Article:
Lowering the Risk Factors
Diabetes is a dangerous health problem. In adults, diabetes is often a result of long-term nutritional neglect and abuse.
Most of us don't eat breakfast. Our fuel supply is very low, and we wind up running on fumes. We grab a high-calorie muffin or a candy bar later in the morning when we're really, really hungry. What we don't know is that this snack causes insulin to dump out of the pancreas into the bloodstream, as the body attempts to process the surge in blood glucose from the snack we just ate.
This pattern is repeated throughout the day. A graph of the average person's blood sugar levels would show sharp spikes - both highs and lows - in every 24-hour period. Eventually, the insulin-producing cells in the pancreas wear out. The result is consistently high levels of blood glucose which is called diabetes.
Diabetes may cause severe eye problems, severe kidney problems, and severe circulatory problems. It is associated with obesity, heart disease, and increased mortality. Not good.
An obvious preventive strategy would be to ensure that blood glucose levels are steady throughout the day. Actually, this is easy to do. All that's required is to develop healthy eating habits and do regular exercise.
Eat breakfast - a 1/2 cup of cottage cheese mixed with a 6-ounce cup of yoghurt is all you need
Do food combining at every meal - always eat a combination of protein and carbohydrate
No between-meal snacks
Regular exercise that is challenging and fun - build-up gradually and be consistent
As Americans, we're getting less healthy by the day. The good news is there are many things we can do about these trends. There is real action that every American, young and old, can take to support and protect their health and well-being. These action steps all focus on lifestyle - the choices we make each and every day.
The first step is an honest self-assessment. When was the last time I exercised? Does my clothes size increase every couple of years? How many times during the week do I eat fast food? When was the last time I ate an apple instead of half a box of cookies?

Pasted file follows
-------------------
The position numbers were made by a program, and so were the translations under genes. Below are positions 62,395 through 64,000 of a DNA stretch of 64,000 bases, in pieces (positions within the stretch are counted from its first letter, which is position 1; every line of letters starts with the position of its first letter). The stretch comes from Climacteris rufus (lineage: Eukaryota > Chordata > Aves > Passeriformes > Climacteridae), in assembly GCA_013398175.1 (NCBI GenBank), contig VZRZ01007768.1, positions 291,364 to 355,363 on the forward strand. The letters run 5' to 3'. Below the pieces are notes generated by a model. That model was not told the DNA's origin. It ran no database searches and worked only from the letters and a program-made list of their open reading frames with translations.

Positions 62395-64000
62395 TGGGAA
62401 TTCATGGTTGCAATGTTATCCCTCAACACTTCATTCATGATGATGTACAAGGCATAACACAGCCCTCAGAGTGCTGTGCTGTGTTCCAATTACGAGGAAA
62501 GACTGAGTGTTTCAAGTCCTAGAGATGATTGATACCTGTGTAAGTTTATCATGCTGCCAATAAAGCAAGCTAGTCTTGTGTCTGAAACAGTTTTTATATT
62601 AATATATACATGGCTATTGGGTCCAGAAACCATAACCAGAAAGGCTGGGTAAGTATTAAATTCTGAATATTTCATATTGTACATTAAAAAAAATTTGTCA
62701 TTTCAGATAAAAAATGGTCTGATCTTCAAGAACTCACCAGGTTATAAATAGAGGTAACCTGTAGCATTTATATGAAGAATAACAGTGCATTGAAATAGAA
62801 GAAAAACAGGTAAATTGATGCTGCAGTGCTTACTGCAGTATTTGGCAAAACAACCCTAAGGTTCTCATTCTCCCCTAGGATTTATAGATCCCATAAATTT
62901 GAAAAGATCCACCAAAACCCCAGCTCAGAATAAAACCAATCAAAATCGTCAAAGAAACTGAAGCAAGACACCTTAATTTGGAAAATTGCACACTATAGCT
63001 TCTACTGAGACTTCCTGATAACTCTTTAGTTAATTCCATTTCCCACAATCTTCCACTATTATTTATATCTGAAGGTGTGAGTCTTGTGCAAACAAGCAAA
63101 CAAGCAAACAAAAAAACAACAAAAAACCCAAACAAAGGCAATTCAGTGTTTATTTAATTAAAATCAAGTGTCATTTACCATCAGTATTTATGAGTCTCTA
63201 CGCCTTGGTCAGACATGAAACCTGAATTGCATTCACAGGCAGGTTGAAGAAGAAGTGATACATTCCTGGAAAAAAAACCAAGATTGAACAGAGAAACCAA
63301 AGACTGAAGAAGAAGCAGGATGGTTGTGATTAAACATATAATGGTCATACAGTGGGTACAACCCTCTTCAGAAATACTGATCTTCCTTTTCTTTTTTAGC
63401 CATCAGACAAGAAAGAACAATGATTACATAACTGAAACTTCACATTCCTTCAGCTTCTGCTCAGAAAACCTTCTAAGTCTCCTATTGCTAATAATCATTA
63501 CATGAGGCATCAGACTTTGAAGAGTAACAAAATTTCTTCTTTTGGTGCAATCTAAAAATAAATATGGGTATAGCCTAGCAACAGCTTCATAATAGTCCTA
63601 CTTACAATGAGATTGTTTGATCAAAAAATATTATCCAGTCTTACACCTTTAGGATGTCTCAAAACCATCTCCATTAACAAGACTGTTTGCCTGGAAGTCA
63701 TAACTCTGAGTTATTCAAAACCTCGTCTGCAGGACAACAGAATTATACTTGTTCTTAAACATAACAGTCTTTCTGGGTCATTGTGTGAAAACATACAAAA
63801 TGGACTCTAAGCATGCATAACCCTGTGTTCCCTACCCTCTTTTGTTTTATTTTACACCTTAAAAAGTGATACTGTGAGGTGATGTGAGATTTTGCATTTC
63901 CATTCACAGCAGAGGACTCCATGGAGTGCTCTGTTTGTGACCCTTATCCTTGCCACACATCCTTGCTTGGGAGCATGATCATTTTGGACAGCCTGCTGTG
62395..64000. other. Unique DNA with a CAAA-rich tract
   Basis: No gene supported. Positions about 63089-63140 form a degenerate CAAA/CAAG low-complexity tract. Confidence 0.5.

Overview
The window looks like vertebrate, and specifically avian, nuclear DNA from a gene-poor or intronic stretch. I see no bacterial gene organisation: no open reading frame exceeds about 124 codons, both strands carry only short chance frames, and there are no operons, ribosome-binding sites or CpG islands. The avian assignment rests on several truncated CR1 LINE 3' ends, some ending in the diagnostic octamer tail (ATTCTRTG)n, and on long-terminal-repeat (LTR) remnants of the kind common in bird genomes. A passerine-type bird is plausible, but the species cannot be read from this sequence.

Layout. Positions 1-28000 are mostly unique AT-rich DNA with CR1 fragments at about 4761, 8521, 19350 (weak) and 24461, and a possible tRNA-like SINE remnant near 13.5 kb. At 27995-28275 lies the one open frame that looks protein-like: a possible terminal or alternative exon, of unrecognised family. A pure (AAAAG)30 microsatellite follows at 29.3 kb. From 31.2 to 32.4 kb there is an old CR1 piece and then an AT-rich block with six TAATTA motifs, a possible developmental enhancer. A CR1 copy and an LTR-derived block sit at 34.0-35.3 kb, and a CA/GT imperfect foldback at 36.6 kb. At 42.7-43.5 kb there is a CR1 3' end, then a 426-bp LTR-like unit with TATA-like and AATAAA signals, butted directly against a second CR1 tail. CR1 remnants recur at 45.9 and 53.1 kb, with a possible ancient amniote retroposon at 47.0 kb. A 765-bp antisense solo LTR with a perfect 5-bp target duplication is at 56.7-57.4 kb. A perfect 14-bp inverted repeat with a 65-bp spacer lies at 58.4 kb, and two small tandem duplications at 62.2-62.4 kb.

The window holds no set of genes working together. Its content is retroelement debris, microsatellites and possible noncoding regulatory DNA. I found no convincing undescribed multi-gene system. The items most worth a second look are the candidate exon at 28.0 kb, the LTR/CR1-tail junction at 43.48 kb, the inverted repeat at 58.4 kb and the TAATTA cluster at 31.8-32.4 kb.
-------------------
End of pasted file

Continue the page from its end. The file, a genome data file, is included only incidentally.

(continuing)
Regardless of the answers, it is possible to become healthy and fit again, whatever your current circumstances. You CAN lose 10 or 20 or 30 or however many pounds. You CAN climb stairs without getting out of breath. You CAN regain the youthful glow of vitality. You CAN be vigorous and proud of your body, rather than worrying about what's going to be the next thing to break down.
Healthy eating and regular exercise are essential parts of the solution to combating obesity, diabetes, and heart disease.1,2 These practices have the magical effect of resetting your metabolic clock - your body shifts from a pattern of storing fat to a pattern of burning fat.3 Over time, with a nutritious food plan and consistent exercise, you even burn fat while you're resting! Your body is very smart. You just have to treat it right.
Your chiropractor is a wonderful asset - both as a health care practitioner and as a guide - on your journey toward fitness and wellness. Your chiropractor has extensive resources available on practical nutrition and how to design a supportive food plan. He or she has deep knowledge regarding the types of exercises and activities that will be right for you. You and your chiropractor can design an exercise program that will be both fun and rewarding. Working together, you'll be maximizing your health and vitality. You will begin to fulfill a way of living that will support you in being healthy and well for years to come.
1Lindstrom J, et al: Sustained reduction in the incidence of type 2 diabetes by lifestyle intervention: follow-up of the Finnish Diabetes Prevention Study. Lancet 368(9548):1673-1679, 2006.
2Orchard TJ, et al: The effect of metformin and intensive lifestyle intervention on the metabolic syndrome: the Diabetes Prevention Program randomized trial. Ann Intern Med 142(8):611-619, 2005
3Yannakoulia M, et al: A dietary pattern characterized by high consumption of whole-grain cereals and low-fat dairy products and low consumption of refined cereals is positively associated with plasma adiponectin levels in healthy women. Metabolism 57(6):824-830, 2008